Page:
Weekly Meal Plans: The Most Useful Tool in Your Kitchen

Quick! What are you making for dinner tonight? And do you have what you need to make it? If you answered, “I’m not sure,” then you’re just like I used to be—before I discovered the beauty of the weekly meal plan. It simplified my life in a way that I can only describe as glorious.

What’s so glorious about planning your meals each week?

  • You don’t have to think about what to make every night. Let’s face it—we all have enough on our minds. Using this simple tool makes the end of a busy day that much easier.
  • You don’t lose sight of your nutrition goals. Planning ahead means you don’t have to worry about hitting the drive-thru when you’re too brain dead to think of anything else. It also means you don’t have to feel bad about it later.
  • Your grocery list a piece of cake. Once you know what meals you’ll be making, all you need to do is check the recipes for the items you’ll need. Plus, you can base your menu on the sales flyers from your favorite stores.
  • You eat a healthy variety of foods. Whether dinner is beef, poultry, or meat free, you can plan on cooking with different kinds of foods during the week.

This is a seriously useful tool in anyone’s kitchen, but especially for families who have their individual likes and dislikes. For example, even though I know how beneficial fish is, it’s difficult to get my family to eat it. There are only a handful of fish recipes that everyone enjoys. It’s no fun putting the energy into making a healthy meal just to have someone at the table turn up their nose at it. So I get everyone involved in the planning. When I include my boys in the process and even let them take turns writing up the master list, they’re more excited to eat whatever’s on it. It also helps to post the menu on the refrigerator, so everyone knows what‘s for dinner that night.

“But what about spontaneity?” you ask. Great question! You can leave it for those nights when you haven’t worked all day. I’m a cookbook junkie who loves reading them from cover to cover, and I’m always excited to check out emails from my favorite food blogs. I adore trying new recipes. I just tend to have more energy for it on the weekends—not to mention more patience when a new recipe doesn’t quite turn out. That being said, we aren’t militant about our meal plan. If we’re supposed to have Sloppy Joes on Tuesday, but everyone’s more in the mood for burgers, we go with burgers. After all, we already have the ground beef.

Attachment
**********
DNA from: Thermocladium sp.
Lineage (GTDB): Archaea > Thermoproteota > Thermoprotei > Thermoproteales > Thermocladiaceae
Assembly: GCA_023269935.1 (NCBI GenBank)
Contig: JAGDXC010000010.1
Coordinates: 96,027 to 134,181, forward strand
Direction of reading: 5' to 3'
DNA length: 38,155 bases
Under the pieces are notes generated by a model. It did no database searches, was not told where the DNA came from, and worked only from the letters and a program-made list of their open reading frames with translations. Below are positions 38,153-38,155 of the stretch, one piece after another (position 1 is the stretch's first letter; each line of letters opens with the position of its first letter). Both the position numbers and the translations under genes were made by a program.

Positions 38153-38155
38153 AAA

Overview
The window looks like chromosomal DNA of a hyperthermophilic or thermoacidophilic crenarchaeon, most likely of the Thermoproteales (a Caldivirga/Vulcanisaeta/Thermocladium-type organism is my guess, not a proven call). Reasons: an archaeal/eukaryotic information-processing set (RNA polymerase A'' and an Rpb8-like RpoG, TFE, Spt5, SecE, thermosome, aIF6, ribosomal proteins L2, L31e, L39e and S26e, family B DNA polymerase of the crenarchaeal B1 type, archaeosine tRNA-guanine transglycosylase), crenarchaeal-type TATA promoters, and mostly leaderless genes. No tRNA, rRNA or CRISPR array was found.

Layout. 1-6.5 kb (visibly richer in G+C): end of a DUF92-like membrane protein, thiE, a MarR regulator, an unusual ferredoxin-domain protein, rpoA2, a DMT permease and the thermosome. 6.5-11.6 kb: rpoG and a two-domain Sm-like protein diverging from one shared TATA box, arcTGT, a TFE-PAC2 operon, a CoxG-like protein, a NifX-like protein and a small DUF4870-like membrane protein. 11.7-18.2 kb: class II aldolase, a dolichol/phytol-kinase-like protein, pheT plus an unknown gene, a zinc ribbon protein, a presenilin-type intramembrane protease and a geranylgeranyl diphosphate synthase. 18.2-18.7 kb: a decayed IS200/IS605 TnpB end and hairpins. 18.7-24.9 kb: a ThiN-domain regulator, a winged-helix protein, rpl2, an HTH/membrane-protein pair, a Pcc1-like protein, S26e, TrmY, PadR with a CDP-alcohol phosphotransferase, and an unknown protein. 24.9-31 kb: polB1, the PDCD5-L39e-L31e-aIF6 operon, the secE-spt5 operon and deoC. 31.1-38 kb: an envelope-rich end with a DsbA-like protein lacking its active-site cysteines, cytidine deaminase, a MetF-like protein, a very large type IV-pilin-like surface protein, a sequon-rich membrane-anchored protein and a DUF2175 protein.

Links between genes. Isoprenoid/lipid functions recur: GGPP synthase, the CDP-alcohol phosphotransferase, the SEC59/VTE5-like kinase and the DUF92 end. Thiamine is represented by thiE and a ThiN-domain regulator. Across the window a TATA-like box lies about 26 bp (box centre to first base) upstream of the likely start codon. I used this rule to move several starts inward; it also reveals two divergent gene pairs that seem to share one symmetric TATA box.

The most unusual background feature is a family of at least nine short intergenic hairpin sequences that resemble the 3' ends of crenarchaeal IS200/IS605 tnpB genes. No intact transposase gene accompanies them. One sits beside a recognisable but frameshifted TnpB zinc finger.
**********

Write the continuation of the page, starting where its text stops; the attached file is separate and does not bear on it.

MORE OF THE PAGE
“It sounds like a lot of work,” you say? Not at all. If you really stop to think about it, you already have some favorite recipes you probably fall back on over and over again. So keep it simple by putting together meal plans for three or four weeks. If you rotate them, you’ll be set for months. This will also give you enough variety so you won’t get bored with your meals. We like to change ours up with the seasons—after all, not everyone enjoys a steaming bowl of chili in July. We also make sure to save the menus for another time, and go back to them when the season rolls around again.

These resources will help you get started:

If you’re interested in a weekly meal plan but aren’t sure you have the time to put one together, there are tons of online resources to help you. This one for a “real food” diet is an easy starting point for tips on how to shift your eating habits, and it even comes with a printable shopping list. But no matter what your nutrition style is, someone online has created a meal plan for it. Internet searches for “Paleo diet meal plans” and “traditional cooking meal plans” bring up a variety of links, including this rigorous meal plan for a Paleo lifestyle. Only you know the one that will work for you and your family. So give it a go!

What are your favorite tips and tricks for keeping mealtime as simple as possible?

Photo from iStock/monkeybusinessimages

Paula Widish

Paula Widish, author of Trophia: Simple Steps to Everyday Self-Health, is a freelance writer and self-healther. She loves nothing more than sharing tidbits of information she discovers with others. (Actually, she loves her family more than that—and probably bacon too.) Paula has a bachelor’s degree in Psychology and Public Relations and is a Certified Professional Life Coach through International Coach Academy.

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